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Liberal reaction

'Too little, too late' on trade: Ignatieff Add to ...

Michael Ignatieff says the deal reached between the Harper government and the Obama administration on Buy American falls short of the government's boasting.

Echoing the words of his trade critic, Scott Brison, Mr. Ignatieff says the deal is "too little, too late."

"While the clock has been ticking most of the stimulus money has been spent," he told reporters this afternoon. "This deal is not going to help Canada nearly as much as this government says."

He figures most of the "dough" from the nearly $800-billion American stimulus fund has been spent already, noting that he first addressed the Buy American protectionist measures in the Commons a year ago.

As well, he says he brought up the issue when he met with President Barack Obama last February in Ottawa.

The Harper government announced this morning that it had resolved the Buy American dispute, arguing the new agreement will create more jobs and guarantee secure access to the U.S. marketplace.

While Mr. Ignatieff says he doesn't want to "rain on" anything that could help Canada's struggling manufacturing sector, Mr. Ignatieff says, however, there are too many "carve-outs" in the agreement, prohibiting Canadian companies, such as Bombardier, from bidding on public transportation projects.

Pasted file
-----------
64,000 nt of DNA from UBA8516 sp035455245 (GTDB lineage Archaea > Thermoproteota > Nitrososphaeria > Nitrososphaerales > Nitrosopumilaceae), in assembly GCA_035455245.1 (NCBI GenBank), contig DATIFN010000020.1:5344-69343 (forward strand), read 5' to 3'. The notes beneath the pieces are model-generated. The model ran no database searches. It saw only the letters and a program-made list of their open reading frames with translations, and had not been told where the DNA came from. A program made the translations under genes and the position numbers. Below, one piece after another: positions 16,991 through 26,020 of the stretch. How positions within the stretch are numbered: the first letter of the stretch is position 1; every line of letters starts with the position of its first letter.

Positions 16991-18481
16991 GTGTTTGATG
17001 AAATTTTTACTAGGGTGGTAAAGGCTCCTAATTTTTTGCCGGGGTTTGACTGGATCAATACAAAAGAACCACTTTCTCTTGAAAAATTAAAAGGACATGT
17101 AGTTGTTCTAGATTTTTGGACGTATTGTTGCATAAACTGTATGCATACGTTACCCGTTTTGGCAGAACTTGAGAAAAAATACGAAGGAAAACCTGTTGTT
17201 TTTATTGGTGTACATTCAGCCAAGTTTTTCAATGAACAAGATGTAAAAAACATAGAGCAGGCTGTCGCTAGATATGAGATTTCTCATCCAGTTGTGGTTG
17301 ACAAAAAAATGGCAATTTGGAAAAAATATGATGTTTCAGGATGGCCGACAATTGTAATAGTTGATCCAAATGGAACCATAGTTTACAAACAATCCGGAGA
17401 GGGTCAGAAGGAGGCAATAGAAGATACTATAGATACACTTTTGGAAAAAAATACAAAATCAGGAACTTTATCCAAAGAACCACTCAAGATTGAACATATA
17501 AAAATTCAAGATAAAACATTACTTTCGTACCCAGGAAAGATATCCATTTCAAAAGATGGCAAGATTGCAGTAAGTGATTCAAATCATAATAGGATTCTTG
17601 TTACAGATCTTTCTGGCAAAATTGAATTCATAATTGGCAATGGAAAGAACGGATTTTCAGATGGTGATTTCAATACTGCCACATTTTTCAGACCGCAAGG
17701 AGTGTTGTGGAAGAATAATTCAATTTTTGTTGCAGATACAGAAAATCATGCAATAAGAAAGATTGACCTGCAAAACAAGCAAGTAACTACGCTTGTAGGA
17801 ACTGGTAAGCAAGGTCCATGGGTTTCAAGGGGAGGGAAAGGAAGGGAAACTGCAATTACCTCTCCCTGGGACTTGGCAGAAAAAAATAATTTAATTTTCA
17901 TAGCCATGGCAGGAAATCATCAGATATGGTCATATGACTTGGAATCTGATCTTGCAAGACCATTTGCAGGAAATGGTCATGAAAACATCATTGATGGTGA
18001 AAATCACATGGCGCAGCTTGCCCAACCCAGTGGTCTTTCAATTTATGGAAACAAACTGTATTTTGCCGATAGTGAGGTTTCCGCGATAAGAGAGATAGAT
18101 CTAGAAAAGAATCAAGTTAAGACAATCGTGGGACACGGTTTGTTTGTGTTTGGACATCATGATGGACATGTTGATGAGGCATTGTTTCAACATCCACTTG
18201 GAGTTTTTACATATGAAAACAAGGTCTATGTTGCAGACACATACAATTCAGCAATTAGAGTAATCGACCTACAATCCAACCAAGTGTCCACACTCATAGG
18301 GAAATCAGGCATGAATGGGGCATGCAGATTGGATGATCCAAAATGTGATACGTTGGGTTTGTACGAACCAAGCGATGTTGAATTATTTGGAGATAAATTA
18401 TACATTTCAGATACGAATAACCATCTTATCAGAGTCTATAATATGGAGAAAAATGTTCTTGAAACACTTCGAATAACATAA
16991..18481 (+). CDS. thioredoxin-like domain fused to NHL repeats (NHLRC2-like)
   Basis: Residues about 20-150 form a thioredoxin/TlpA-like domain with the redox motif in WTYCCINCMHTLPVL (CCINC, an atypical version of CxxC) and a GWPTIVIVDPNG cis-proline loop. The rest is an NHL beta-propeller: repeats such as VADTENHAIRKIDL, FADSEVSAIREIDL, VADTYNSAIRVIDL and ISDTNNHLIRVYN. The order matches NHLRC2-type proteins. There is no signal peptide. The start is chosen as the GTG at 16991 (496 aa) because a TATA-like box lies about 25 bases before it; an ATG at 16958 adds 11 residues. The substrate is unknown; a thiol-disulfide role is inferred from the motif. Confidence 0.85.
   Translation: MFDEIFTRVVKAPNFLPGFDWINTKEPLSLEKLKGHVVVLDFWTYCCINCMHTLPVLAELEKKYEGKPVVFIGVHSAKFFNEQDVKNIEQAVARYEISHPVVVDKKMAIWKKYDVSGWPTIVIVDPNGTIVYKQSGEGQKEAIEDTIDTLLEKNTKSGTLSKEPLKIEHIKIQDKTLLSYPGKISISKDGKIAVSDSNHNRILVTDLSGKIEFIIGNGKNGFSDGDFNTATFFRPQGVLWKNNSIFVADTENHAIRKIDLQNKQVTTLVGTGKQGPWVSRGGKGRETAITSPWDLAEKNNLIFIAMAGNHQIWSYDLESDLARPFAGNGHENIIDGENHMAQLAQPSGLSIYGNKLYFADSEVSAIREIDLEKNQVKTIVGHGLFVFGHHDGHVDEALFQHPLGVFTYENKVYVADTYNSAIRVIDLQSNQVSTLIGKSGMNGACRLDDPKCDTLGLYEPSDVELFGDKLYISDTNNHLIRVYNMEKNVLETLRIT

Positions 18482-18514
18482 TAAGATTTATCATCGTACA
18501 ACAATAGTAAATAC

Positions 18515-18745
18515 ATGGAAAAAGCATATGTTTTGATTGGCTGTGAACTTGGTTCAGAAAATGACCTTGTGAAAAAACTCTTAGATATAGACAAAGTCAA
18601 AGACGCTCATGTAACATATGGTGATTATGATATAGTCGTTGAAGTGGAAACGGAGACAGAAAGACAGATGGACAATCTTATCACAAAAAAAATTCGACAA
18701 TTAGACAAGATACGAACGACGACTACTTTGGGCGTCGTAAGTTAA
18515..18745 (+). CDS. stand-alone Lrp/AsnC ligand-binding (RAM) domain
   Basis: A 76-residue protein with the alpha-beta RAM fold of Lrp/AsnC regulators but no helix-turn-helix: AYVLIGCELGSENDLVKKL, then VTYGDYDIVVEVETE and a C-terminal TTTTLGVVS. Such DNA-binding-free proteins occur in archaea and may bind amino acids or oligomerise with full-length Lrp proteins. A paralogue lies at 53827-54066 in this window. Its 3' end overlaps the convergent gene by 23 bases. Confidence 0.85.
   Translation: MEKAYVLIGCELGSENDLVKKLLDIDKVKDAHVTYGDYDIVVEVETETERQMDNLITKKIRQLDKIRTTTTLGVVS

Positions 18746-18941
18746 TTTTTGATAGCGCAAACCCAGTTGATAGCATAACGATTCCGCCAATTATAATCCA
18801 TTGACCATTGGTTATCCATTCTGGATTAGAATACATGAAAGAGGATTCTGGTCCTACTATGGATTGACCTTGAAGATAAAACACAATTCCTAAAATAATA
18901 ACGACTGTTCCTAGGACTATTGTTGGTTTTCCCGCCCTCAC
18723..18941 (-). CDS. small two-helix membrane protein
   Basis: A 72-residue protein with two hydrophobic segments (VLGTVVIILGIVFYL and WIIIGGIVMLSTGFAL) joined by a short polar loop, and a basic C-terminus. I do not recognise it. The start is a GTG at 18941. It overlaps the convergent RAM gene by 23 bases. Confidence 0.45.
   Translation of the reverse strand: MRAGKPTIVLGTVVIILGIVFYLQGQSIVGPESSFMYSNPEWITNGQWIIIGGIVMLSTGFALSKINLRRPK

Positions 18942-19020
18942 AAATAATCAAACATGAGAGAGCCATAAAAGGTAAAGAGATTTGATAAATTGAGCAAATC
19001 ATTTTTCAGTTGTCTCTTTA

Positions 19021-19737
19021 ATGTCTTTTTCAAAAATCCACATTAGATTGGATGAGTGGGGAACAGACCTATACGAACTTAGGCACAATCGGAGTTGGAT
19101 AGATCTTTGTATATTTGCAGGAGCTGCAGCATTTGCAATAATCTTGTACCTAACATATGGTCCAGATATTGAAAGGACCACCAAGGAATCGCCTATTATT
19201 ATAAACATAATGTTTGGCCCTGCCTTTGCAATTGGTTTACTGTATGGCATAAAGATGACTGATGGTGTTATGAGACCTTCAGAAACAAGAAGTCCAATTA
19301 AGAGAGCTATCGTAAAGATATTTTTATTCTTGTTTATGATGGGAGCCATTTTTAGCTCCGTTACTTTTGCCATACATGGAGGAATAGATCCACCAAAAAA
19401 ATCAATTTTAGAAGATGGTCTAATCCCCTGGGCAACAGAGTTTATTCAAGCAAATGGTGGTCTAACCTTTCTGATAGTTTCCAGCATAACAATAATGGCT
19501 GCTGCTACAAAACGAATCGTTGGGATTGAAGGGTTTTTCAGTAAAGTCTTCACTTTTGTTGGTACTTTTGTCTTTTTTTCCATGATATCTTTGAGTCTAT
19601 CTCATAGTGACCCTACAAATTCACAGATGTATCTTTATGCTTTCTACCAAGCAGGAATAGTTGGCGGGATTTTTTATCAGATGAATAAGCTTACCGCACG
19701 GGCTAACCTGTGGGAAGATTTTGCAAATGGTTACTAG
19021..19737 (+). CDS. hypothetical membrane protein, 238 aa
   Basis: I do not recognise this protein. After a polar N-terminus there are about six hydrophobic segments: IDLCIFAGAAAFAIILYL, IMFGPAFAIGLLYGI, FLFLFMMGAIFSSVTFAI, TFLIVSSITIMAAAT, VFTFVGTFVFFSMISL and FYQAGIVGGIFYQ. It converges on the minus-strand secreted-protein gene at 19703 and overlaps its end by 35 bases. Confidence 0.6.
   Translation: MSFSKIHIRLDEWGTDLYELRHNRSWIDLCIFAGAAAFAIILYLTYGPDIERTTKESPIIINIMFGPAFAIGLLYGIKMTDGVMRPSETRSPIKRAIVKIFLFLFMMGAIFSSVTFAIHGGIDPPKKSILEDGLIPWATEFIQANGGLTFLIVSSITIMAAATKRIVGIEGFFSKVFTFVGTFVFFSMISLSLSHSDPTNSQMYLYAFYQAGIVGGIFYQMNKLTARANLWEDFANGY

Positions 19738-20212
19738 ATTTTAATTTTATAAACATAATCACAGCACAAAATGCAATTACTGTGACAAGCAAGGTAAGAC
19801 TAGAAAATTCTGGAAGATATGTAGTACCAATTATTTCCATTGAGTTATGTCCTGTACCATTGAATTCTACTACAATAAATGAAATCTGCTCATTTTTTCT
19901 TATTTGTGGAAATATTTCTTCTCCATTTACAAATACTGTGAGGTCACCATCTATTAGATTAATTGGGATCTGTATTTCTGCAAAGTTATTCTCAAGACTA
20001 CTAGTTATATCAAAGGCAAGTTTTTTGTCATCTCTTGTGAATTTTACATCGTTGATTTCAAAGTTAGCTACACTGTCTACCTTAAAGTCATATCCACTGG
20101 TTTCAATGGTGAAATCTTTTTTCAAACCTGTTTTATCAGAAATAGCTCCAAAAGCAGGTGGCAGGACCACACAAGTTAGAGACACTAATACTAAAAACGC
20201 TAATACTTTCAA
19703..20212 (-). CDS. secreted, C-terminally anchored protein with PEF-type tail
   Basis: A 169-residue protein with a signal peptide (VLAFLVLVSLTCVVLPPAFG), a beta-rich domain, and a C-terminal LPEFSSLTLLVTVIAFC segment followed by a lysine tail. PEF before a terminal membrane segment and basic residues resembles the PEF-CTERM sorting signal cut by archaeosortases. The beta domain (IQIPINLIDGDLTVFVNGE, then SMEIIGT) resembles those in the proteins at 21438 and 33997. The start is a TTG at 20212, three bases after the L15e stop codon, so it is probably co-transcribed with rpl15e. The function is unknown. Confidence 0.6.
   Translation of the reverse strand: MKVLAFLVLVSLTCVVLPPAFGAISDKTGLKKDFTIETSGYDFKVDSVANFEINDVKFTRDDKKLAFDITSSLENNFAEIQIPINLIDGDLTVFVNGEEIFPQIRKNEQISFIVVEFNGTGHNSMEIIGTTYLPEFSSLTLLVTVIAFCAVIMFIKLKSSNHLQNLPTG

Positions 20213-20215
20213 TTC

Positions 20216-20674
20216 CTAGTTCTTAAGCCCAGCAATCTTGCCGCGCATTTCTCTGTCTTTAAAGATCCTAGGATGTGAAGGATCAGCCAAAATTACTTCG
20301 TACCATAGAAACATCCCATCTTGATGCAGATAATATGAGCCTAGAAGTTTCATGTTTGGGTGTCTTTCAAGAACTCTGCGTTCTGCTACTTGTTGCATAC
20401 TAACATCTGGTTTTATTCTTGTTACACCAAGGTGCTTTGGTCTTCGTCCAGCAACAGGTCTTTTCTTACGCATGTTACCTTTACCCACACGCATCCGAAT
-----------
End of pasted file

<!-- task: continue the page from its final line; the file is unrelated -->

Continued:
He was critical, too, of the fact that only 37 American states are involved in the deal.

The Liberal Leader was speaking to reporters in Guelph, Ont. where he was meeting with his MPs and candidates on the party's rural strategy.

Scrumming outside of the nation's capital is a departure for Mr. Ignatieff, who for the past two weeks has been in Ottawa with his caucus. Liberals have held rountable meetings every day to underscore the fact that they are working despite Prime Minister Stephen Harper's decision to shut down Parliament until after the Olympic Games.

In outlining his rural strategy, which involves connecting communities to the Internet as well as agricultural initiatives, Mr. Ignatieff said he did not want to lead a party of the "downtown."

Indeed, this is a problem for Liberals who are increasingly being shut out of small town and rural Canada.

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